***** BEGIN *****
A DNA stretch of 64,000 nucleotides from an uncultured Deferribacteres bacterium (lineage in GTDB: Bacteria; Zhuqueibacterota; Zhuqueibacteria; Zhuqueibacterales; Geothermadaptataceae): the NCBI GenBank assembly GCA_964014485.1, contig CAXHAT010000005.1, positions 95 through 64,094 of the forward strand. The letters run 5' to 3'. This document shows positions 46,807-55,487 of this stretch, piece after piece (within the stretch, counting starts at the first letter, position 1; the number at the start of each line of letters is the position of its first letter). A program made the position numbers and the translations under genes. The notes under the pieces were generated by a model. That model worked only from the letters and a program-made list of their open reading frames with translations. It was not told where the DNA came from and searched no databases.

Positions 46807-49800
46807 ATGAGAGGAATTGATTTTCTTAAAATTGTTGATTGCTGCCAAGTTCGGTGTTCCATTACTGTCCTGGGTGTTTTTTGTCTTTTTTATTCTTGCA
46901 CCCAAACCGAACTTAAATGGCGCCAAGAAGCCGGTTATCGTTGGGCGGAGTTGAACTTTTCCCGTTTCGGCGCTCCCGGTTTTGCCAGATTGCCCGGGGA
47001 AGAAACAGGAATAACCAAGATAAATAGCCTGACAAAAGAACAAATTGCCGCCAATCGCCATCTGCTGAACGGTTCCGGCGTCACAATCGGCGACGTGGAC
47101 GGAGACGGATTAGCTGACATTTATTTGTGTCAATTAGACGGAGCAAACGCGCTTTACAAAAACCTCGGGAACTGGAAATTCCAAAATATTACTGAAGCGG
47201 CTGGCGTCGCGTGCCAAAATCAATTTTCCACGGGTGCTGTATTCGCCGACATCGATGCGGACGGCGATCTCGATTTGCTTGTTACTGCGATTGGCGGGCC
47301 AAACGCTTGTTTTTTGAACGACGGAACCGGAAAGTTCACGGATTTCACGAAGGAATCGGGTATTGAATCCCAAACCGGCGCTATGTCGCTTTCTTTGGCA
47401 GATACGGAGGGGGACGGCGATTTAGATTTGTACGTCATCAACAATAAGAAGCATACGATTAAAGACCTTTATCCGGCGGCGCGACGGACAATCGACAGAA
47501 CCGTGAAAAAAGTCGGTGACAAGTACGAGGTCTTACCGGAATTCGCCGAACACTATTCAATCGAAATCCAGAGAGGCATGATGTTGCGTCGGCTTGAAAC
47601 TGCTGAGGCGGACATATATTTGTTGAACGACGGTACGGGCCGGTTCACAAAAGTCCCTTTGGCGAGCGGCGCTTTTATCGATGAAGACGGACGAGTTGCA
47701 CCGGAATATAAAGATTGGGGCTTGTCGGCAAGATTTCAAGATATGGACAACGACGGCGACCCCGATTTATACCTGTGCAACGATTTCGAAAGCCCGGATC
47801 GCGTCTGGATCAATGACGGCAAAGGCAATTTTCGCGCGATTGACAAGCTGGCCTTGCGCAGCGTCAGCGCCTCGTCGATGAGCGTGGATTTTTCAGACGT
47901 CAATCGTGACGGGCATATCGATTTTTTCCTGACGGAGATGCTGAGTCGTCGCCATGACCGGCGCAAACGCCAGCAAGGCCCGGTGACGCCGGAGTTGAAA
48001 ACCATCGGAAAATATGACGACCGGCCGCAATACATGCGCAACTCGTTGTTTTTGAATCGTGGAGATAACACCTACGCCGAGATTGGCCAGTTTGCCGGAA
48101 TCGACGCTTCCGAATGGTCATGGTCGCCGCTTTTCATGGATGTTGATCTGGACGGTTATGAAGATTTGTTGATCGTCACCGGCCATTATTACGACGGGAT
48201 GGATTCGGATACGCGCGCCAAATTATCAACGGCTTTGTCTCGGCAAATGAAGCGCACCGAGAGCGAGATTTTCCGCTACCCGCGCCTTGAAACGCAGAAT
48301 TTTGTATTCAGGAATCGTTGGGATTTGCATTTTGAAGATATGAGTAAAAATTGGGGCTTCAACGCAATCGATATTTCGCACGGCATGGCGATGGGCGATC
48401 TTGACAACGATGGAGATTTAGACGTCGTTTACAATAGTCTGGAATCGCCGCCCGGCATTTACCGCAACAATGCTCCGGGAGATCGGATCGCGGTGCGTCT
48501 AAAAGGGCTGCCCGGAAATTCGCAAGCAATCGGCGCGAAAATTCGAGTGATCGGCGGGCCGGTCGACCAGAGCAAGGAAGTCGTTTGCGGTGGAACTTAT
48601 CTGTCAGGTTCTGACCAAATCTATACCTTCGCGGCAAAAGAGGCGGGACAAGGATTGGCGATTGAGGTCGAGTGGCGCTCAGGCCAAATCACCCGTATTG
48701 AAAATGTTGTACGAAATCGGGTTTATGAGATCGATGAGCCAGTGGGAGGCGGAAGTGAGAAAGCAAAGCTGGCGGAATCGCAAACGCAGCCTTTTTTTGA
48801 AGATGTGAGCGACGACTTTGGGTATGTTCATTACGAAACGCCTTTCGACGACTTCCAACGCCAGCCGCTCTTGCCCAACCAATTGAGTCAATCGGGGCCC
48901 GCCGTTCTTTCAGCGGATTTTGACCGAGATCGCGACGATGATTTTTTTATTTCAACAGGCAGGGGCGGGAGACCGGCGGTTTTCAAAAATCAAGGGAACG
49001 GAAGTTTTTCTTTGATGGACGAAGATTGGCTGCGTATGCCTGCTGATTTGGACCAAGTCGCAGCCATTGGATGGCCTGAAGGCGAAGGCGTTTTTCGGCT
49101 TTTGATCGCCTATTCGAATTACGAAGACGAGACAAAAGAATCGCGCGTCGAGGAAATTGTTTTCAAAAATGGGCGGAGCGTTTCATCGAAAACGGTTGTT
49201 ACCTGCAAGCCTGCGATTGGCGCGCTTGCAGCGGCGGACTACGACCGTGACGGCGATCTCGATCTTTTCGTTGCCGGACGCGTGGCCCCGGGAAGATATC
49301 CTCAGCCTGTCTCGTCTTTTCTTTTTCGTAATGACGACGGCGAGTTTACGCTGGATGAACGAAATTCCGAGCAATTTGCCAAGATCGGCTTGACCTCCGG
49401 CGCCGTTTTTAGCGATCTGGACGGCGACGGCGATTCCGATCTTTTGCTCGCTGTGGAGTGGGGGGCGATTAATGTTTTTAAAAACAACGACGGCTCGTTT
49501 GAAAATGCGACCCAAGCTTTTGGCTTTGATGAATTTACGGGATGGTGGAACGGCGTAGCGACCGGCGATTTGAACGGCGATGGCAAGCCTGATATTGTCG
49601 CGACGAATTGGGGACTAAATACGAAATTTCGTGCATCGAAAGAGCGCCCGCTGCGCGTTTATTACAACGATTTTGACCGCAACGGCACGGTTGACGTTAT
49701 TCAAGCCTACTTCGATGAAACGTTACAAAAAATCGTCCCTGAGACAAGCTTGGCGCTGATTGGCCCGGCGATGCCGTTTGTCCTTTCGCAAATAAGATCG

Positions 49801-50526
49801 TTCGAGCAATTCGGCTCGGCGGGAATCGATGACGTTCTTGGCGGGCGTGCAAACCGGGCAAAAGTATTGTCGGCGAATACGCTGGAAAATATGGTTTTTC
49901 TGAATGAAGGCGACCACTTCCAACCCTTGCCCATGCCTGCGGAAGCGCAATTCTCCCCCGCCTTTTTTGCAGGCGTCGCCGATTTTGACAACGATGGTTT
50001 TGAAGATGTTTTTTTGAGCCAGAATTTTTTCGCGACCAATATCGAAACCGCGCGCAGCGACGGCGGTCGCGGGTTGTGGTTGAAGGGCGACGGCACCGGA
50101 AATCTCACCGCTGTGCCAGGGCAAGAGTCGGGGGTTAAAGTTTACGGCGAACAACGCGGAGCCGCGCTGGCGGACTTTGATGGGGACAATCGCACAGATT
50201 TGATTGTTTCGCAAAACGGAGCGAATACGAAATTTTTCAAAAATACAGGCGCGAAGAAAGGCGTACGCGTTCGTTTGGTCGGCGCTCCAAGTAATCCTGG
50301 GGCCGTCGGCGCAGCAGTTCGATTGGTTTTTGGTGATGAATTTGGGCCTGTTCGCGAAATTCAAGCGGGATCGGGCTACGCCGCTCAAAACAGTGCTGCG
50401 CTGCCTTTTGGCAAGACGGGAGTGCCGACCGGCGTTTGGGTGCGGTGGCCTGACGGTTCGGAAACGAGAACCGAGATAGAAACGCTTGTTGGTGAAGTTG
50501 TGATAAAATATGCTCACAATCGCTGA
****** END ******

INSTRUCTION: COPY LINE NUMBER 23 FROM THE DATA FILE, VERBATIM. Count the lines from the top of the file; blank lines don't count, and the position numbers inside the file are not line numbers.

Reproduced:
48801 AGATGTGAGCGACGACTTTGGGTATGTTCATTACGAAACGCCTTTCGACGACTTCCAACGCCAGCCGCTCTTGCCCAACCAATTGAGTCAATCGGGGCCC